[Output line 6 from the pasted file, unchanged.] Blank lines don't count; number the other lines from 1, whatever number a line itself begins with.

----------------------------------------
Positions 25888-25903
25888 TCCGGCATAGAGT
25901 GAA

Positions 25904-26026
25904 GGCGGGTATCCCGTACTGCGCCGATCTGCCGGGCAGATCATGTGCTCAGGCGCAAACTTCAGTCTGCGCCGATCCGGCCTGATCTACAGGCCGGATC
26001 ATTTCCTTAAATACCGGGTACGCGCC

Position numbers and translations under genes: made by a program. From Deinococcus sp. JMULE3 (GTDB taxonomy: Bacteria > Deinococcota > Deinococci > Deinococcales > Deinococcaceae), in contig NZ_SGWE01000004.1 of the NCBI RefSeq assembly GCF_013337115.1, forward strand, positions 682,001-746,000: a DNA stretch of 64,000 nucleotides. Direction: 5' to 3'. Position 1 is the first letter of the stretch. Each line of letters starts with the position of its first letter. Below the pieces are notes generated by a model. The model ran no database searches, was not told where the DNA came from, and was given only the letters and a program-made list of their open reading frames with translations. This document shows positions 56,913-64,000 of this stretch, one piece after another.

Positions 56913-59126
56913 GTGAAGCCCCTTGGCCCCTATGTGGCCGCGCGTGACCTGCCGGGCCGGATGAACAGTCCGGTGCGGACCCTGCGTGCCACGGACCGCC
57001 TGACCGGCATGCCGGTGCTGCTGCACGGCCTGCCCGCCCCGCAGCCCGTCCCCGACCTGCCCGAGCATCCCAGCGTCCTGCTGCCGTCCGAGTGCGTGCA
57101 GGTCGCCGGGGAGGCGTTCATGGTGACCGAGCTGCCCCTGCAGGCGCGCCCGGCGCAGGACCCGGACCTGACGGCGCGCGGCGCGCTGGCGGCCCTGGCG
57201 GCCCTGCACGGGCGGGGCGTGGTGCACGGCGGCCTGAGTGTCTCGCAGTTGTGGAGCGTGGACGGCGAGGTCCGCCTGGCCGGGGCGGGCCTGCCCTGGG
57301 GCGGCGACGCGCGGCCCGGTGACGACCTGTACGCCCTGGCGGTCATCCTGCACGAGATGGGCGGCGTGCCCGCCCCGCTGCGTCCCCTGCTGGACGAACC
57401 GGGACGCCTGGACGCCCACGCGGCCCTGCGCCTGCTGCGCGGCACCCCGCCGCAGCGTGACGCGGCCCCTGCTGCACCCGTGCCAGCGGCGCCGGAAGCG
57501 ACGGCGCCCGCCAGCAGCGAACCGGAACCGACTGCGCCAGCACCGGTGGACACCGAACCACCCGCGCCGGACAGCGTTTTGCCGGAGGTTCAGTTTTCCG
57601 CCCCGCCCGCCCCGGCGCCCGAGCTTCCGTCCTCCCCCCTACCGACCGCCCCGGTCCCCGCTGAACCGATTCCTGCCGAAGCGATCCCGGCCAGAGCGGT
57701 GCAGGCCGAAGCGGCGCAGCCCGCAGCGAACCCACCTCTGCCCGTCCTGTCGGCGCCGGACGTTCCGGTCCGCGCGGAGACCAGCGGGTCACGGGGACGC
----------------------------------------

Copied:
26001 ATTTCCTTAAATACCGGGTACGCGCC